The human body project : teaching vulnerability
Lethbridge, Alta. : Faculty of Education
This inquiry is part of the Human Body Project, a larger ongoing, interdisciplinary, arts-informed research project, which I began in 2006, on my own at a local arts centre. The Human Body Project is my service to humanity; I offer my experience in Gandhi’s sense of “being the change,” i.e., deliberately showing up in vulnerability with the intention of moving humanity beyond normal cultural, neurobiological avoidance of this shared experience to the creation of a necessarily broader and embodied understanding of our interconnectedness and the possibility of human harmony. The project resonates with who I am as an award-winning educator; it is my most important and urgent responsibility to model and to motivate each person to do whatever they too can do to move humanity forward. Tasha Diamant’s Human Body Project, shot at six performances of the Human Body Project at the 2009 Edmonton International Fringe Theatre Festival, is a 53-minute video that both documents and provokes further exploration of the research inquiry of the Human Body Project. Both the film and the broader Human Body Project explore the ways that vulnerability can generate empathy, connection, conversation, creativity, and shared responsibility. I use nakedness, both literal, in terms of nudity, and metaphorical, in terms of offering up my authentic self. The nakedness deliberately employs and exhibits that which we all share as humans (a body and a self) but also provokes visceral vulnerability in the performer (myself and a co-performer, Megan Fairlee Fester) and the participant audience, which furthers our connection to ourselves as beings sharing the problems of the physical plane. The video shows how my co-performer, the audience, and I grapple with this dialogical experience while it expands the exploration to the viewer.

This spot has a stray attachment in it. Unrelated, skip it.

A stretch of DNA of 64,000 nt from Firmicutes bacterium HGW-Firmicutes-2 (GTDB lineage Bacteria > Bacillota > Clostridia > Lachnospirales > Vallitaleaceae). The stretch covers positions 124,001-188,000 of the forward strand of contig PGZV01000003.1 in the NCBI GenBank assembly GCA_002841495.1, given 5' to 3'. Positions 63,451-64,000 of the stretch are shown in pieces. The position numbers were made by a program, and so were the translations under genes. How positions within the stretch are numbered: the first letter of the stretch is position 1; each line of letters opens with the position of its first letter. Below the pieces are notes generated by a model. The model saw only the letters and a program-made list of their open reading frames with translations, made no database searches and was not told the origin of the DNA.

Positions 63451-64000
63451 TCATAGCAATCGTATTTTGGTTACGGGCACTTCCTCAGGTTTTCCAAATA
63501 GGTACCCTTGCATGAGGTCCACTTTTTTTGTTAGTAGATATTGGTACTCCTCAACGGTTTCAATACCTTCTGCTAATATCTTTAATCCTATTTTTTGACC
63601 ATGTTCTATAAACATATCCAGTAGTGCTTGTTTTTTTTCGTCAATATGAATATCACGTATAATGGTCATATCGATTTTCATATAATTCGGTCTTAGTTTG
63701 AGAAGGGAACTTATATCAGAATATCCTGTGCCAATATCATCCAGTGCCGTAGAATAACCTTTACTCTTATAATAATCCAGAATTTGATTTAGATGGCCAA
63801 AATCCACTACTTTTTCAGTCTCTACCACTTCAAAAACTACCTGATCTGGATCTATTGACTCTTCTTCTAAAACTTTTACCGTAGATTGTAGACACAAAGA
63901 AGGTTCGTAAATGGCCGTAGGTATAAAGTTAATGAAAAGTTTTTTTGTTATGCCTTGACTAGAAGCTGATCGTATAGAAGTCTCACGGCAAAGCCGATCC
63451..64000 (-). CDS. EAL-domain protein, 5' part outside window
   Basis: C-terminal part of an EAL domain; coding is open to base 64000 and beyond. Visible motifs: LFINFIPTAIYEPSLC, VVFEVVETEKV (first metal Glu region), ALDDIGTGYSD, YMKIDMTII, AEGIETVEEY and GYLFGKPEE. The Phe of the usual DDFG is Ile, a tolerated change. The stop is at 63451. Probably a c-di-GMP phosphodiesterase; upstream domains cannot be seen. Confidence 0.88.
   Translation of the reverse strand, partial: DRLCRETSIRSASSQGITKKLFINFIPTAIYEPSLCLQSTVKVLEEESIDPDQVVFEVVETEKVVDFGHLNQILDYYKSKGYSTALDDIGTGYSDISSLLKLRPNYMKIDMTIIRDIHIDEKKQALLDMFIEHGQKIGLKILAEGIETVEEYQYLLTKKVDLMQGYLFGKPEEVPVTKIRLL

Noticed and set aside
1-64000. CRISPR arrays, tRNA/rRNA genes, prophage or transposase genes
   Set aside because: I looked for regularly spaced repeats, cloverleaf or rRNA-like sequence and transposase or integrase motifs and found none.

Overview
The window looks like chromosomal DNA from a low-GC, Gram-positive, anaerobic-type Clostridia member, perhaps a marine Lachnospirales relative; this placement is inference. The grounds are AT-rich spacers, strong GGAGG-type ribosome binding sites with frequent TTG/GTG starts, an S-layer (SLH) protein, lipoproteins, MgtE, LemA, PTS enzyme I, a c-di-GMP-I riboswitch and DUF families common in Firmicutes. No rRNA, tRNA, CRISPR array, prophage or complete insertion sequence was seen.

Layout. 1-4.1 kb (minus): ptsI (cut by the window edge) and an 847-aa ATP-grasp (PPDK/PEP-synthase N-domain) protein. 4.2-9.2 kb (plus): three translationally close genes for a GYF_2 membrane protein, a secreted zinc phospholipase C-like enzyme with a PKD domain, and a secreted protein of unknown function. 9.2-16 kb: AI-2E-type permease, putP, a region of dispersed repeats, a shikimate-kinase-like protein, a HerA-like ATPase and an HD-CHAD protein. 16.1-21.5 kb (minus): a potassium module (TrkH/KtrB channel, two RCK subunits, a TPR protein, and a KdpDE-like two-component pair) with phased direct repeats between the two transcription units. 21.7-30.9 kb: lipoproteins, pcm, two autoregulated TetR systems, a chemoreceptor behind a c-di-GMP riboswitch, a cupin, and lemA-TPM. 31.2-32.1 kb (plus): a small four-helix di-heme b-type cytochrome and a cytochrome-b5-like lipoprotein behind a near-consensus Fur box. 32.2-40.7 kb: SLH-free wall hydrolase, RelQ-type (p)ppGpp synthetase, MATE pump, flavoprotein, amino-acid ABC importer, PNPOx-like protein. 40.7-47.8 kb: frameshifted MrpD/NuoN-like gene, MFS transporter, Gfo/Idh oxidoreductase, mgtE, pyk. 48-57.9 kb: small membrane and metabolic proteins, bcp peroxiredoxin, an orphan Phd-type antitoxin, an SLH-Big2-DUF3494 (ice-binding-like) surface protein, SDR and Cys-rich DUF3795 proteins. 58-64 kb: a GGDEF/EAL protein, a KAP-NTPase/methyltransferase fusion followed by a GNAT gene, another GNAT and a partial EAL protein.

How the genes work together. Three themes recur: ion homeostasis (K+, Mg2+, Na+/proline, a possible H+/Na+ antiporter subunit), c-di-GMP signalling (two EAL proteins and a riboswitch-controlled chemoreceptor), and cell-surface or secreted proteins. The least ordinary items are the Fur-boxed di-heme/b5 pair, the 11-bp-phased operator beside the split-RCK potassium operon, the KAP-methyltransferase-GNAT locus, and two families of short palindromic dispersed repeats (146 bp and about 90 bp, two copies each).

Human body -- Social aspects , Human body -- Symbolic aspects , Body image , Body marking , Body art , Human body -- Social aspects , Women -- Psychology